Review: Killing Time in the Catskills

The Twisted Tale of the Catskill Ripper:
Elizabeth ‘Lizzie’ McNally Halliday
Kevin Owen
Moonlight Press, 2019

You know how it is being a crime writer: you idly google to find any local crime or interesting murders in the region, so being confined to the Hudson Valley at present I decided to do a little looking around and discovered the tale of Maggie/Lizzie McNally [several other married names] Halliday (or actually Halladay because her last husband’s name was misspelled). Intrigued by the short version of her life and misdeeds, and like so many of us at present far too inclined to use any excuse to get more books, I ordered Owen’s in hopes of getting a lot more useful detail on the intriguing suggestions an internet search brought. She was interviewed by Nellie Bly! What all did they talk about? She was actually Irish: was she really credibly accused of not only being ‘the worst woman on earth’ but also possibly Jack the Ripper?

Owen’s book offers a lot of detail presented in a straight-forward manner, reasonably free of the constant rhetoric deploring the obviously terrible actions which can mar these local histories. Believe me, her actions speak quite plainly for themselves! She may not be the worst woman on earth even in the late 19th century, but she sure caused a lot of mayhem.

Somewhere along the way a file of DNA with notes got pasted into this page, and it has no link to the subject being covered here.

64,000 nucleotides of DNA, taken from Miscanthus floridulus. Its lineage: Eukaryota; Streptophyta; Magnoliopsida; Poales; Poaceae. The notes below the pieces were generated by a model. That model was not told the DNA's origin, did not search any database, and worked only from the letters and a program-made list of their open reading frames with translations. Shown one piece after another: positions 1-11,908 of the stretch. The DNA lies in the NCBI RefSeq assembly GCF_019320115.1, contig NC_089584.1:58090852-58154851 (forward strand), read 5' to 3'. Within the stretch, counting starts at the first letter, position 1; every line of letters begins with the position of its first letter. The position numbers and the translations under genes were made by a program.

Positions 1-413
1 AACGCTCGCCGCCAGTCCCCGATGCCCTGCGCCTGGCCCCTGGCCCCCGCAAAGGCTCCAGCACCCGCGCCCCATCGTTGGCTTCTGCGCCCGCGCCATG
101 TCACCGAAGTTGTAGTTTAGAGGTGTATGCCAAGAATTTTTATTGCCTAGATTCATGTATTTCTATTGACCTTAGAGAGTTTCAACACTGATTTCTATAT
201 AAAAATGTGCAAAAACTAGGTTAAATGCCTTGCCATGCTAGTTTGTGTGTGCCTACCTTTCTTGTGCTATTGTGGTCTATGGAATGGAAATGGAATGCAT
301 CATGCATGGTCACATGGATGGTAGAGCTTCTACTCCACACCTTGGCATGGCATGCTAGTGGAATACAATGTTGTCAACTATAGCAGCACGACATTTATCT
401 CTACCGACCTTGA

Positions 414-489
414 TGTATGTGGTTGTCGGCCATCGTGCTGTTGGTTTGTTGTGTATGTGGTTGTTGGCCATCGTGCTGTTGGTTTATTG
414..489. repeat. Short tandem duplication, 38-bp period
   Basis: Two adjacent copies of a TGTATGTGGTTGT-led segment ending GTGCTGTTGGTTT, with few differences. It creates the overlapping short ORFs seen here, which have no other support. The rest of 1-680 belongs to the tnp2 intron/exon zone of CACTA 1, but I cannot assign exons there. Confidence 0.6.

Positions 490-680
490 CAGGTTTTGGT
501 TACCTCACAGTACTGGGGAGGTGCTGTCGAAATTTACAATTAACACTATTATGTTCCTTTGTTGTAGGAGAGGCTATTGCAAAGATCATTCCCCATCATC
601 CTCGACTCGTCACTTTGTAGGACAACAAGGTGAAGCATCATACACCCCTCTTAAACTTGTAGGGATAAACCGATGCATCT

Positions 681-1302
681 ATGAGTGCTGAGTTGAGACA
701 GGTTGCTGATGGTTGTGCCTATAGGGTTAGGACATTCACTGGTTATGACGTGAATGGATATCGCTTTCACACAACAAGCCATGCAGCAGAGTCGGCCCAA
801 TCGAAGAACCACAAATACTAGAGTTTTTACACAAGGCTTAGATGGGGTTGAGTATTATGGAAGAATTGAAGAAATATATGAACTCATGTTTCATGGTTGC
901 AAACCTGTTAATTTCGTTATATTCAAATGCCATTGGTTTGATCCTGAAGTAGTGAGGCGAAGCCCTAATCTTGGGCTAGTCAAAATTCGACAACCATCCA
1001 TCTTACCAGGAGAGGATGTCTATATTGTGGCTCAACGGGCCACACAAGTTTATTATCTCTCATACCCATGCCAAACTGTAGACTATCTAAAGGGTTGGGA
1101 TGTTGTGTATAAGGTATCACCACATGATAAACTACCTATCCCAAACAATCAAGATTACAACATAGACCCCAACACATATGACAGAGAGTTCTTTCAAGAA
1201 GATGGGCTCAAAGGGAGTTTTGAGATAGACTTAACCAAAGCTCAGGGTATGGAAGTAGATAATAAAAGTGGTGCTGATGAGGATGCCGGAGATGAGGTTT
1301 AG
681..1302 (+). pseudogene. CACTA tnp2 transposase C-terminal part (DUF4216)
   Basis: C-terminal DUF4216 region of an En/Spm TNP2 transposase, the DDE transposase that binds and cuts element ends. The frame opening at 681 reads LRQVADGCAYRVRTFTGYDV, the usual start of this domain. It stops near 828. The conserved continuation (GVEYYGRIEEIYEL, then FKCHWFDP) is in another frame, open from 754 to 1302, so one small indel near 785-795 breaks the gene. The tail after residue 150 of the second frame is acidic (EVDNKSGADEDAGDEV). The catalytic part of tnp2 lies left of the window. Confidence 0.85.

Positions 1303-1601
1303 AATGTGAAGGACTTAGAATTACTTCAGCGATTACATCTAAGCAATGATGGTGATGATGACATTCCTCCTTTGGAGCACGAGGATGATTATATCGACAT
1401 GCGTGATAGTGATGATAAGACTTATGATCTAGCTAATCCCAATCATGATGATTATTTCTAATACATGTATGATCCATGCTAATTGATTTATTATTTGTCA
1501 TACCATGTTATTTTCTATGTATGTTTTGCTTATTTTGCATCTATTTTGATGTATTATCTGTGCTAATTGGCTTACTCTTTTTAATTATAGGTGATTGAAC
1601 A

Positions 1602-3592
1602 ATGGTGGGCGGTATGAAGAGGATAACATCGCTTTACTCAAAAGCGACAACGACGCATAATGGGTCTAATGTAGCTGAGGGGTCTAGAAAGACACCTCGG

Lizzie (or Maggie as she was called by her family then) came over from Co Antrim after her father John and oldest brother Sam got a foothold in the US. The youngest of eight children, at about 8 years of age, Maggie/Lizzie arrived in Newburgh, NY with lots of other Irish immigrants. Like so many of the immigrant women who arrived then, she soon left school and went into service. It didn’t take long to find out that her temper did not suit being a servant. A pattern soon emerged of Lizzie demanding money that she felt she was owed and revenge against anyone who said otherwise.